The size and scope of government in the US states:Does party ideology matter?
AbstractWe investigate empirically how party ideology influences size and scope of government as measured by the size of government, tax structure and labor market regulation. Our dataset comprises 49 US states over the 1993–2009 period. We employ the new data onthe ideological mapping of US legislatures by Shor and McCarty (2011) that considers spatial and temporal differences in Democratic and Republican Party ideology. We distinguish between three types of divided government: overall divided government, proposal division and approval division. The main result suggests that Republican governors have been more active in deregulating labor markets. We find that ideology-inducedpolicies were counteracted under overall divided government and proposaldivision.
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Bibliographic InfoPaper provided by Ifo Institute for Economic Research at the University of Munich in its series Ifo Working Paper Series with number Ifo Working Paper No. 162.
Date of creation: 2013
Date of revision:
Size and scope of government; party ideology; partisan politics; divided government; US states; panel data.;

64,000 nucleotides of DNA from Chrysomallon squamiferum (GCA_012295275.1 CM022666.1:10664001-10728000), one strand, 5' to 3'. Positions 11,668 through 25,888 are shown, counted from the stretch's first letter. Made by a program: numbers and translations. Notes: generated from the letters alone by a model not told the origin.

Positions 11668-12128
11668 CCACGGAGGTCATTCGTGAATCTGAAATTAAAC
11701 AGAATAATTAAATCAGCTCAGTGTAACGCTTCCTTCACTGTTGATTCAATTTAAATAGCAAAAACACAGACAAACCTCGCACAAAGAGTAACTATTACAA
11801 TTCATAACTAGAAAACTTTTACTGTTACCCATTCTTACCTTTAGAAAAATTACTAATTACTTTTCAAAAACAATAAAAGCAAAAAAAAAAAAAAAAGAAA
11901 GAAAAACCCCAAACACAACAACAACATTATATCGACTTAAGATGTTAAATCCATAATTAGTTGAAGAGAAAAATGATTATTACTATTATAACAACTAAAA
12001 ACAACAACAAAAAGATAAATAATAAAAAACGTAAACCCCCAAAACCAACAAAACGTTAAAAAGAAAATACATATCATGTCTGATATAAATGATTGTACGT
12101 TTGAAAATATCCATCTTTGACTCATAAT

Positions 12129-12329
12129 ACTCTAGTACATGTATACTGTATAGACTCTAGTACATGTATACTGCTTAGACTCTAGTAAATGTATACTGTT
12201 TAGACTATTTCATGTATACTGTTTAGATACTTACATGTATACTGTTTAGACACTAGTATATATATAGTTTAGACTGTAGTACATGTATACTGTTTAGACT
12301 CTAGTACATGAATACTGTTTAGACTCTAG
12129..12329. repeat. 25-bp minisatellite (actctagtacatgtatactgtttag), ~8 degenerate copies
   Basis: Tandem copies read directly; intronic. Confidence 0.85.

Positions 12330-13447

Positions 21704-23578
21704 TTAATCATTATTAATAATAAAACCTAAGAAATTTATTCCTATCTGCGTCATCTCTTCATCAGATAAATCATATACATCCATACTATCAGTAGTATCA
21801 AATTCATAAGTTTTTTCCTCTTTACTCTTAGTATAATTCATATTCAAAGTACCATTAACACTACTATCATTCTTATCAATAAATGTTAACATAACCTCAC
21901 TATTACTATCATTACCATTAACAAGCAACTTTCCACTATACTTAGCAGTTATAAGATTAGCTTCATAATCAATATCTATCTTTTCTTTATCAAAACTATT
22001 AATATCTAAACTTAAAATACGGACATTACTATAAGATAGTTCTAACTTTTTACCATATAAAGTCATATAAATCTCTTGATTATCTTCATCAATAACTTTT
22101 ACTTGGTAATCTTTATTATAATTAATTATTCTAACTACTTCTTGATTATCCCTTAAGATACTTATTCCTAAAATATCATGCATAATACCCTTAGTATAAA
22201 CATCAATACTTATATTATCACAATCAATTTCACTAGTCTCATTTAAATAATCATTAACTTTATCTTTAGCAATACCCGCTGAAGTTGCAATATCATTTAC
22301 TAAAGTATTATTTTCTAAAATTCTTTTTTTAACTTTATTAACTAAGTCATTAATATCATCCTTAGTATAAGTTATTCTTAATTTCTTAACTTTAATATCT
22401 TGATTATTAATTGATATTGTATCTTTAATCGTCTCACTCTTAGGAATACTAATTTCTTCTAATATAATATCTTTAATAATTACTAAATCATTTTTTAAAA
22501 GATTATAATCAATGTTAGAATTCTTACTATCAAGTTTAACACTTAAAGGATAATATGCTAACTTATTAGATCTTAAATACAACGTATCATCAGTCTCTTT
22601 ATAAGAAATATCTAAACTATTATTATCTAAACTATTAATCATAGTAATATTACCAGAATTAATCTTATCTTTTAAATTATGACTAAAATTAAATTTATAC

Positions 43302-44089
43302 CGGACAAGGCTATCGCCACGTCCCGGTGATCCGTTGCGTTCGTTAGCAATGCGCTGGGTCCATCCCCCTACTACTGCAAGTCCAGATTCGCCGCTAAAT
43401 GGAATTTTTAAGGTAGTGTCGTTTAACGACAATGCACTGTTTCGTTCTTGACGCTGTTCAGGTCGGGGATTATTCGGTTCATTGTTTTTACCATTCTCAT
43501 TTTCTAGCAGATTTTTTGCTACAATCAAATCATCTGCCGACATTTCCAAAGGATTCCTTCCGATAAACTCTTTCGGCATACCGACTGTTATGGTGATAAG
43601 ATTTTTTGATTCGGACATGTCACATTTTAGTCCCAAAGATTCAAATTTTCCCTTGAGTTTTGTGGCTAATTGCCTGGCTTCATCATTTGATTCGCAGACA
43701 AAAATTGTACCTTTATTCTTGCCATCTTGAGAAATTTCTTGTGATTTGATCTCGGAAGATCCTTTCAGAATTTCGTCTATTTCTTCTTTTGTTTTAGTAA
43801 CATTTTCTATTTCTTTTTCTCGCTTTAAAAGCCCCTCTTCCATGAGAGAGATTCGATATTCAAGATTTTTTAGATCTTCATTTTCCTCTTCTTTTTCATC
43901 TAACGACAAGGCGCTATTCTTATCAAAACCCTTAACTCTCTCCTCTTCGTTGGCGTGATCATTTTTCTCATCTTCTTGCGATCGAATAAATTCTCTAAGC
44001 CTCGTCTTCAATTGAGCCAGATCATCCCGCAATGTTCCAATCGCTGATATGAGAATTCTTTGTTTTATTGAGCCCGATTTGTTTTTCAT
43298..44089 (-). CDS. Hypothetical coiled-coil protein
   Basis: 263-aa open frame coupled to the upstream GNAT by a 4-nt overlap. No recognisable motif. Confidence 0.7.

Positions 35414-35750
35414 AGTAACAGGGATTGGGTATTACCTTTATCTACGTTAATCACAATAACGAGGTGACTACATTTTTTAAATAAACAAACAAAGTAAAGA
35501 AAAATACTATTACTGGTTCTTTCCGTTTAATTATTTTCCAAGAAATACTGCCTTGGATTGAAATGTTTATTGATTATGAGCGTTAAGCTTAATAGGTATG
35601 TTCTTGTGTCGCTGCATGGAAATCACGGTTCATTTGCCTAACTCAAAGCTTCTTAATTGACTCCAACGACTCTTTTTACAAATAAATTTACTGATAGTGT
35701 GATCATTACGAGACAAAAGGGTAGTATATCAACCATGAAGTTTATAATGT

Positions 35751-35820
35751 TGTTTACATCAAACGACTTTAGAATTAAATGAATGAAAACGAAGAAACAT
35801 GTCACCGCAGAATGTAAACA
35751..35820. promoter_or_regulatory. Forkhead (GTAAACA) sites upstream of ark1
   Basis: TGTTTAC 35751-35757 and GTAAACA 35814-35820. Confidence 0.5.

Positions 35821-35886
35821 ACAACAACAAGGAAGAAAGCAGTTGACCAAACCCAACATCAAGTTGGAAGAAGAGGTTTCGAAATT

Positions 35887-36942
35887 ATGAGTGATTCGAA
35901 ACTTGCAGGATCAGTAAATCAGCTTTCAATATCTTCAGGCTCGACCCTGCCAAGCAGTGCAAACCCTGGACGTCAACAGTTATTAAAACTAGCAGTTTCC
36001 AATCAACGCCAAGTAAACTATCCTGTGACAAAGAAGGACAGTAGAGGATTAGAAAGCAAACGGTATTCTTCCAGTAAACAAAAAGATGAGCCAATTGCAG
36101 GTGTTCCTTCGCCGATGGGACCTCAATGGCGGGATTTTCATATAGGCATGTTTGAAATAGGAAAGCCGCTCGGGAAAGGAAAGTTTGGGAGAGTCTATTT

Other versions of this item:
- Christian Bjørnskov & Niklas Potrafke, 2013. "The size and scope of government in the US states: does party ideology matter?," International Tax and Public Finance, Springer, vol. 20(4), pages 687-714, August.
- Christian Bjørnskov & Niklas Potrafke, 2013. "The Size and Scope of Government in the US States: Does Party Ideology Matter?," CESifo Working Paper Series 4246, CESifo Group Munich.
- D72 - Microeconomics - - Analysis of Collective Decision-Making - - - Political Processes: Rent-seeking, Lobbying, Elections, Legislatures, and Voting Behavior
- H70 - Public Economics - - State and Local Government; Intergovernmental Relations - - - General
- O51 - Economic Development, Technological Change, and Growth - - Economywide Country Studies - - - U.S.; Canada
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